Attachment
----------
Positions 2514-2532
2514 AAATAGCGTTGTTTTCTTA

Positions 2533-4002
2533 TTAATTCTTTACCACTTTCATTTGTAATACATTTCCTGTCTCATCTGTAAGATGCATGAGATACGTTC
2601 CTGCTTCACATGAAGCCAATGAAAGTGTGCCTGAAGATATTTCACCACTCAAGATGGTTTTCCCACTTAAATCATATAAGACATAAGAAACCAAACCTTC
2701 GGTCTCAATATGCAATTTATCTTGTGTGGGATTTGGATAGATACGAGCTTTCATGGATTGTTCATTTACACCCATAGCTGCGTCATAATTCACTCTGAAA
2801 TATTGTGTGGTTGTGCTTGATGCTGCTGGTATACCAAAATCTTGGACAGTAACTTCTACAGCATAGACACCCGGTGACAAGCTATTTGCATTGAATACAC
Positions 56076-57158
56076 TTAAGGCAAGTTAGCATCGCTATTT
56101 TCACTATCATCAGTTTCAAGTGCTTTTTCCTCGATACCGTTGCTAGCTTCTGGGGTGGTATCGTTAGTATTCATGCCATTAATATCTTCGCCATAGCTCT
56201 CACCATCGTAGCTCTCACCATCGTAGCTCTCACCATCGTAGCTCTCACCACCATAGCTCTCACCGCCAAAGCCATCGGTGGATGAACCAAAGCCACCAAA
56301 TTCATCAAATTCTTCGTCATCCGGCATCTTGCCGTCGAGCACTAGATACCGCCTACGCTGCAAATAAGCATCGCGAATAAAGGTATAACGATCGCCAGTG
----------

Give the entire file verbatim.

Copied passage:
Positions 2514-2532
2514 AAATAGCGTTGTTTTCTTA

Positions 2533-4002
2533 TTAATTCTTTACCACTTTCATTTGTAATACATTTCCTGTCTCATCTGTAAGATGCATGAGATACGTTC
2601 CTGCTTCACATGAAGCCAATGAAAGTGTGCCTGAAGATATTTCACCACTCAAGATGGTTTTCCCACTTAAATCATATAAGACATAAGAAACCAAACCTTC
2701 GGTCTCAATATGCAATTTATCTTGTGTGGGATTTGGATAGATACGAGCTTTCATGGATTGTTCATTTACACCCATAGCTGCGTCATAATTCACTCTGAAA
2801 TATTGTGTGGTTGTGCTTGATGCTGCTGGTATACCAAAATCTTGGACAGTAACTTCTACAGCATAGACACCCGGTGACAAGCTATTTGCATTGAATACAC
Positions 56076-57158
56076 TTAAGGCAAGTTAGCATCGCTATTT
56101 TCACTATCATCAGTTTCAAGTGCTTTTTCCTCGATACCGTTGCTAGCTTCTGGGGTGGTATCGTTAGTATTCATGCCATTAATATCTTCGCCATAGCTCT
56201 CACCATCGTAGCTCTCACCATCGTAGCTCTCACCATCGTAGCTCTCACCACCATAGCTCTCACCGCCAAAGCCATCGGTGGATGAACCAAAGCCACCAAA
56301 TTCATCAAATTCTTCGTCATCCGGCATCTTGCCGTCGAGCACTAGATACCGCCTACGCTGCAAATAAGCATCGCGAATAAAGGTATAACGATCGCCAGTG